Fly ash is a byproduct resulting of burning pulverized coal in electric power generating plants. Generally, fly ash can be used in concrete production, as cement partial replacement, improving concrete performance, particularly its durability. However, in Brazil, particularly at Rio Grande do Sul state, only a relatively small part of fly ash byproduct is being utilized by concrete industry due to its large generation by electric power plants. Thus, the main objective of this collaborative research work, between Prof. Alexandre Vargas of Feevale University and CMADE researchers, was to evaluate over time the development of the compressive strength of alkali-activated fly ash mortars. A combined solution of NaOH and Ca(OH)2 was used as alkaline activator. The curing of the samples was carried out in two distinct ways. In the first one, samples were kept at 70°C during the first 12 hours after mixing and at 22°C afterwards, until the age of testing. Although compressive strengths of about 20 MPa were achieved during the first 24 hours, the strength started to decrease after 7 days. Considering this behaviour, a second method of curing was adopted. The mix proportions were the same as before, however the mortar samples were kept in an oven at 70°C until the age of testing. In this case, the compressive strength values decreased more significantly and in a shorter period of time, as compared to the results obtained for samples cured using the first method. Complementary studies were performed in order to better understand the observed reduction in compressive strength. Microstructural analyses of the fly ash, before and after the alkali-activation, have been carried out using Scanning Electron Microscopy (SEM) and Energy-Dispersive Spectroscopy (EDS) at Optical Centre of University of Beira Interior. It was possible to identify three different morphologies in the alkali-activated pastes: one composed by regions with dense aspect; other showing partially solubilised particles of fly ash; and a third showing the formation of products with a needle-like shape. The information provided by the SEM/EDS experiments was not enough to enable the complete understanding of the mechanism of the deleterious reaction that took place among the alkaline activators and the fly ash. Therefore, future studies should address this question by using additional analysis tools in order to clarify this deleterious mechanism.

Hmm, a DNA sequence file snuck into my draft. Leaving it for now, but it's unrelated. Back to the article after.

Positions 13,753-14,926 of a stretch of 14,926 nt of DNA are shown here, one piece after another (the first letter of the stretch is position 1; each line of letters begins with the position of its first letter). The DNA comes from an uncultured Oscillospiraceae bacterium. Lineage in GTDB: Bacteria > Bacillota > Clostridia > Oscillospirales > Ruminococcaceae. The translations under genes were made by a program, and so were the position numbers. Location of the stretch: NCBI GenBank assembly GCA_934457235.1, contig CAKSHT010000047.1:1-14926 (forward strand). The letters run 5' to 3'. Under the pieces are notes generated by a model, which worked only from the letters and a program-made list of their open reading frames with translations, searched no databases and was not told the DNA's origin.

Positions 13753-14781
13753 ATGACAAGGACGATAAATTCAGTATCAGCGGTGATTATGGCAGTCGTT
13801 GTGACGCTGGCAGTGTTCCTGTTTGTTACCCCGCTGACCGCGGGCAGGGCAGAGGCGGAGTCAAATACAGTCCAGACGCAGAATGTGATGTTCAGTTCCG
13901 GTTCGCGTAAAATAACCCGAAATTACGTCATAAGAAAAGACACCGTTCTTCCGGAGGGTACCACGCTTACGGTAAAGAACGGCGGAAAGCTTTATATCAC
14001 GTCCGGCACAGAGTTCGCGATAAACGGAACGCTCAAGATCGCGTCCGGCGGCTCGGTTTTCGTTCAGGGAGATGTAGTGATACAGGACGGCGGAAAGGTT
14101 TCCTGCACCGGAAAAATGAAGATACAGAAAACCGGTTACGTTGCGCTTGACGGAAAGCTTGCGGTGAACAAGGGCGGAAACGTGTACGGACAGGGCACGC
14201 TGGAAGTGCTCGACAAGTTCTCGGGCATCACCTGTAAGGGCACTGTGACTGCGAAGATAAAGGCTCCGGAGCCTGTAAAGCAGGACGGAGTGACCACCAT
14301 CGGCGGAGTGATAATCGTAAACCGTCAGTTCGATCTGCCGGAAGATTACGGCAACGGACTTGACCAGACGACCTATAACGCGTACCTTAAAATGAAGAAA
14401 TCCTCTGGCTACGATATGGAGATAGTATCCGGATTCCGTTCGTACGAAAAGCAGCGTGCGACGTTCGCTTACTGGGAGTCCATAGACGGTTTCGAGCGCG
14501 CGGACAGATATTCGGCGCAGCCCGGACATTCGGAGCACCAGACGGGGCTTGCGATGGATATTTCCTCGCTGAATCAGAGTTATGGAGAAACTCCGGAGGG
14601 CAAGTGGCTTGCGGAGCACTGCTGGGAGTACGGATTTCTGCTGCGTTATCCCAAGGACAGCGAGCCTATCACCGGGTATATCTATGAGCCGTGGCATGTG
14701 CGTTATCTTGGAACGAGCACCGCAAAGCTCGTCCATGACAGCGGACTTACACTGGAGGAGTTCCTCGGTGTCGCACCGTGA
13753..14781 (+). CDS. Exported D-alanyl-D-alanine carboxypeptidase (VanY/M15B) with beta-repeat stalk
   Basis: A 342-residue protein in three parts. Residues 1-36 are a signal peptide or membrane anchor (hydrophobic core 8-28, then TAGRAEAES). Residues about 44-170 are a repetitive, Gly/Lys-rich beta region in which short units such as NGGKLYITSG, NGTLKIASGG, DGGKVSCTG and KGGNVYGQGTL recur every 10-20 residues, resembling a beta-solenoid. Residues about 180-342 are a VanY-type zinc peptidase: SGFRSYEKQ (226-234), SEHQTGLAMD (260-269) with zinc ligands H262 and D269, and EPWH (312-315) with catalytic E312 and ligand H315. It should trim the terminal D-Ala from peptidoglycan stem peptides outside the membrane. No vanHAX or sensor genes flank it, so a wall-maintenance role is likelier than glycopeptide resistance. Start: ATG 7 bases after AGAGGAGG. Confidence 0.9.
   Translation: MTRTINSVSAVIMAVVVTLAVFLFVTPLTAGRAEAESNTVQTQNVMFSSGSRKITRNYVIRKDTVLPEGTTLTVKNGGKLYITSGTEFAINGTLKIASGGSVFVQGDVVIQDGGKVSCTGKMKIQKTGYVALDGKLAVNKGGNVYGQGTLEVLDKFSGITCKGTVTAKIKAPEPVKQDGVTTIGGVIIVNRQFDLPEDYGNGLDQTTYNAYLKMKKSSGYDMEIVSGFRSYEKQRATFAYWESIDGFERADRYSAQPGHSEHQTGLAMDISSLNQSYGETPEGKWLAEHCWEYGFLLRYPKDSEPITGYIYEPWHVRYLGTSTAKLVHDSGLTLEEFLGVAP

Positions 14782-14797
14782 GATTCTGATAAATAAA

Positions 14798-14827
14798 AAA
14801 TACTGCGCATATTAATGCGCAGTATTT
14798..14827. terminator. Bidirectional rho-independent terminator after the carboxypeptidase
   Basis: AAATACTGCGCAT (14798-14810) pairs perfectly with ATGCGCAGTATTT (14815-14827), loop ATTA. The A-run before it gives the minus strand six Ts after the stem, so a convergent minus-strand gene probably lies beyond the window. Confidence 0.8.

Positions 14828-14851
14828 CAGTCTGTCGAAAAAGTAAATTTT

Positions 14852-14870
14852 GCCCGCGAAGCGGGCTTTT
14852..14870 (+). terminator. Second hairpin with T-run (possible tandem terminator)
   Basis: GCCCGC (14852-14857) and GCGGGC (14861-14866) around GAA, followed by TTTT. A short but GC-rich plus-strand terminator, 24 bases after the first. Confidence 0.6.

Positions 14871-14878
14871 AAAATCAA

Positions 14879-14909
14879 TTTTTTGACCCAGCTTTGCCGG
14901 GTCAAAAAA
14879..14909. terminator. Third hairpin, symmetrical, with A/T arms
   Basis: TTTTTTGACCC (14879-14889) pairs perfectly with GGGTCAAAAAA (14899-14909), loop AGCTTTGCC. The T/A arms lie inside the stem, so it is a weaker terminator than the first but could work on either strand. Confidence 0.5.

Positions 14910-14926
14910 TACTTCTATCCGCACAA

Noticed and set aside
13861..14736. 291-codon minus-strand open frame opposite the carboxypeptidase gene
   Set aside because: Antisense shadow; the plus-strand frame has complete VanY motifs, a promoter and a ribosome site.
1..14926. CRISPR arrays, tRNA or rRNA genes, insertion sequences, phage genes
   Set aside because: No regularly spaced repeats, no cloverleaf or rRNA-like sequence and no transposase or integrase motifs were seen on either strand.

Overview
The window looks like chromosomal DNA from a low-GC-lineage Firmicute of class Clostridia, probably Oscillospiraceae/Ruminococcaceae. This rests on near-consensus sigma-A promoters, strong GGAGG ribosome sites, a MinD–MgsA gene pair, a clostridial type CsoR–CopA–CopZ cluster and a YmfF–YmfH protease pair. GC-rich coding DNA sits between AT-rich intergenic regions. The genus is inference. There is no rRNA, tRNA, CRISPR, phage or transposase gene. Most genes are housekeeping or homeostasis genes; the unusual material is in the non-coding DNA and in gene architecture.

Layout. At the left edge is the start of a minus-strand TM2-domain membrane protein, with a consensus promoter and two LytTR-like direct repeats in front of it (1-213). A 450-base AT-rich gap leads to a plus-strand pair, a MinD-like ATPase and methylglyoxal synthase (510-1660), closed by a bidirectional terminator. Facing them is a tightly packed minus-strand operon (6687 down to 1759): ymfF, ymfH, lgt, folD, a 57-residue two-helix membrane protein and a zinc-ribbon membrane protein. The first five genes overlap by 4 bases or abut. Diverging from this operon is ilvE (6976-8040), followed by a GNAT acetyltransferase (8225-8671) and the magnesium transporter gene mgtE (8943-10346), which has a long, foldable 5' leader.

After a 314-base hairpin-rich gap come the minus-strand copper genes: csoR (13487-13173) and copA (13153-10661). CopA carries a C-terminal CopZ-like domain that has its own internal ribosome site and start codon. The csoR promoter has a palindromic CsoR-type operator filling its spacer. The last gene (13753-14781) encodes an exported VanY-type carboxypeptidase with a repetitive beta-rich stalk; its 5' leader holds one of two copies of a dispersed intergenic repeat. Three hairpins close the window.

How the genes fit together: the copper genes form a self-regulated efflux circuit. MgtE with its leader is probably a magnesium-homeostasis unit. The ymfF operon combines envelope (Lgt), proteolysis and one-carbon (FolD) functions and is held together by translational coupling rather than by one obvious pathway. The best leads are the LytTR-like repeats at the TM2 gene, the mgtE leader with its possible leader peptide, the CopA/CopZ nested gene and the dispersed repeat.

Research coordinated by Alexandre Vargas, Feevale University, Brazil.
Vargas, A.S., Dal Molin, D.C.C., Vilela, A.C.F., Jalali, S., Castro‐Gomes, J.P. Cinzas volantes álcali‐activadas com solução combinada de NaOH e Ca(OH)2, Revista Matéria, ISSN 1517‐7076, Vol. 12, n.3, pp. 462‐469, 2007.